The DigiDisciple as Lurker (@UnshaunSheep)

Ever been discombobulated by a lurker? You know the kind of thing: you post something on Twitter and get an aggressive reply from someone you’ve never heard of, never seen before, but it is obvious from what they say that they regularly read what you Tweet. Robb Sutherland mentioned this phenomenon in a recent post.

Lurking isn’t a new thing and certainly not confined to Twitter. It’s more obvious though in a broadcast medium like Twitter or for people who become well known in other media, such as radio or TV. Take the example of an actor who is well known on TV who has appeared on a programme which reveals personal family information about them – something like Who Do You Think You Are? Chances are they have since been approached in the street by people who now obviously know some quite personal things about their family. I can’t help thinking that I would find those conversations weird and slightly threatening if it were me. It can feel as though someone has been lurking out there, watching you, unseen and this gives them some kind of power over you.

Lurking in the Bible

There’s quite a bit of lurking goes on in the Bible.  In Judges, due to an oath, nobody in Israel would give their daughters in marriage to the Benjaminites. A cunning plan was forged whereby the Benjaminite men lurked in the shrubbery, then each grabbed a woman from Shiloh as they danced and took them as their wife. Hmmm… lurking doesn’t sound like great behaviour so far, does it? Even though the motivation was to save one tribe of Israel from extinction. Oh, but then there’s David, lurking in a cave while Saul has a wee. On that occasion, lurking was first a defence against Saul trying to hunt David down to kill him, but the situation was turned round by David sparing Saul’s life when he was vulnerable.  Arguably, at the wedding at Cana in Galilee, Jesus was lurking – simply blending into the crowd with his mum until she prodded him into action over the lack of wine. So we have three types of lurking just there – lurking to abduct a wife, lurking to hide in fear of your life, and Jesus lurking because his time had not yet come. In all three cases, there was a different outcome: a tribe’s future was assured / some women were treated like stolen goods in a socially acceptable way at the time; David and Saul came to a temporary moment of peace; Jesus began his public ministry. Lurking, including online lurking, is another behaviour which can happen for many reasons, can have positive as well as negative outcomes and is not always a bad thing.

Lurking Online

lurkingLet’s put the situation the other way round. Rather than thinking about when other people lurk and we’re unsure of their motivations, I believe most people lurk to some extent online. If you are a Twitter user, there are probably a lot of people whose Tweets you have read but never replied to. The same, to a lesser extent, may be true of your Facebook friends. I know that I don’t comment on everything that appears in my news feed and there are some people whose postings simply never inspire me to interact, but I keep them as FB friends partly from habit but also because it’s a handy way to vaguely keep in touch.

This feels a little like lurking too – I’m reading some things they are up to, possibly even seeing what they are eating daily, yet not being drawn into conversation with them at all. The term ‘lurking’ in an online context started to be used in the days of bulletin boards or forums (yes, I am old enough to have had my earliest forms of online conversations on these things – do shout if you need an explanation of what a bulletin board or forum is). ‘Lurking’ applied to registered users of a board who never replied to threads and were passive members, reading what was going on but never posting themselves. Many bulletin boards took a rather dim view of lurkers as they felt it was missing the point of what they were trying to create in the board – interactivity, conversations, debate etc. I was always far more relaxed about those who lurk, partly because, as a relative introvert, I often was one of them, but also because lurking can be a good thing.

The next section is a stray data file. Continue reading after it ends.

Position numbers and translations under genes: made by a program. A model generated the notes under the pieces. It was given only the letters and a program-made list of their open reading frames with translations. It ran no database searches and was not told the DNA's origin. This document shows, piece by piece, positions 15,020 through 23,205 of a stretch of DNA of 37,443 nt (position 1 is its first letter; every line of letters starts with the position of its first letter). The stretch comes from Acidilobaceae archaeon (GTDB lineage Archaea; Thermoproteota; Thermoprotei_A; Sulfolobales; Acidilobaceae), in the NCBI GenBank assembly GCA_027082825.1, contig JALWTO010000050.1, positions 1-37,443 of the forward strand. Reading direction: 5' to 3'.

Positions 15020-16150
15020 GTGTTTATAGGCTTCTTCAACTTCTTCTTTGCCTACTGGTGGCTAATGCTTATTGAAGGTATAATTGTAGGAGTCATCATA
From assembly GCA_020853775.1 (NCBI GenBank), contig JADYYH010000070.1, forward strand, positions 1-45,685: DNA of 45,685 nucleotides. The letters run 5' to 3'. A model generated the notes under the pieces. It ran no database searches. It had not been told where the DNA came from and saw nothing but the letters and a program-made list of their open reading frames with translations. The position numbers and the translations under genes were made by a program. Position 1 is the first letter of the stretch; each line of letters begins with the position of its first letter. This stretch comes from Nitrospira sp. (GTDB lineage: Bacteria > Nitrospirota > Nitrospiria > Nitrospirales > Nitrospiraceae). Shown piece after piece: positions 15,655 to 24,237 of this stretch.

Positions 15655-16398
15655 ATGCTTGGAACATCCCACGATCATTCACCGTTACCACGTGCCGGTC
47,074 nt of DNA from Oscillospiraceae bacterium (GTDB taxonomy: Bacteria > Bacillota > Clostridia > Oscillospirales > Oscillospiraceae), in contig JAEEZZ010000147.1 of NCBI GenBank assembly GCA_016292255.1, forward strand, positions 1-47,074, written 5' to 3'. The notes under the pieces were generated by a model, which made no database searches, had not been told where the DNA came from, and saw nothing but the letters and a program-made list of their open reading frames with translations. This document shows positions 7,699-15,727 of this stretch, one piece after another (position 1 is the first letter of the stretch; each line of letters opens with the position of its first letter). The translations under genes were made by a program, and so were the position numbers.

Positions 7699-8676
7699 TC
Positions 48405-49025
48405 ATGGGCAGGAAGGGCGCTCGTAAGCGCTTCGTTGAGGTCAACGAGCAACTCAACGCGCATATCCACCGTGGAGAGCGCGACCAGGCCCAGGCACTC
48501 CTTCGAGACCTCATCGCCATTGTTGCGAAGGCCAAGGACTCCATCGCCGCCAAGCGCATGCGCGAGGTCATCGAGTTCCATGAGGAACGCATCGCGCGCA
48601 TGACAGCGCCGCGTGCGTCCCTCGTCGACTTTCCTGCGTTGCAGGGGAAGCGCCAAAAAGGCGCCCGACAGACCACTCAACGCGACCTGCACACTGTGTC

Lurk before you leap

Watching what is going on before leaping in and offering an opinion is often no bad thing. Letting the heat of an angry exchange spend itself before putting a helpful point across is often more effective. Twitter of course is more transient than a bulletin board (though that isn’t to say a conversation or ill-considered Tweet can’t come back to haunt you) so sometimes a discussion has been and gone, and actually sending a reply later on after reflection can be a very positive thing. One way to achieve this is to favourite a Tweet – you’re lurking, don’t have time to interact or converse, but you have a feeling you might want to reply or involve yourself. By favouriting (clicking the star icon), this saves the Tweet so that later, you can look at your favourited Tweets, click on the one in question and hit reply.

Simply lurk

And sometimes, lurking can simply be all you feel capable of for a variety of reasons. Many people have periods in their life when they need to step back from engagement online. But that is still valid participation: a concert is not a concert without an audience, and listening to a piece of music is a crucial role in the performance. Being passive on social media is not a crime, is not inherently sinister and is not a moral failing. You are still present online as a witness even if you are not active as one of the voices. And that is fine.

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About Nick Morgan

Nick Morgan, Church of England ordinand based at a welcoming, bijou-sized northern Cathedral. Writer and composer. Tweets as @Unshaunsheep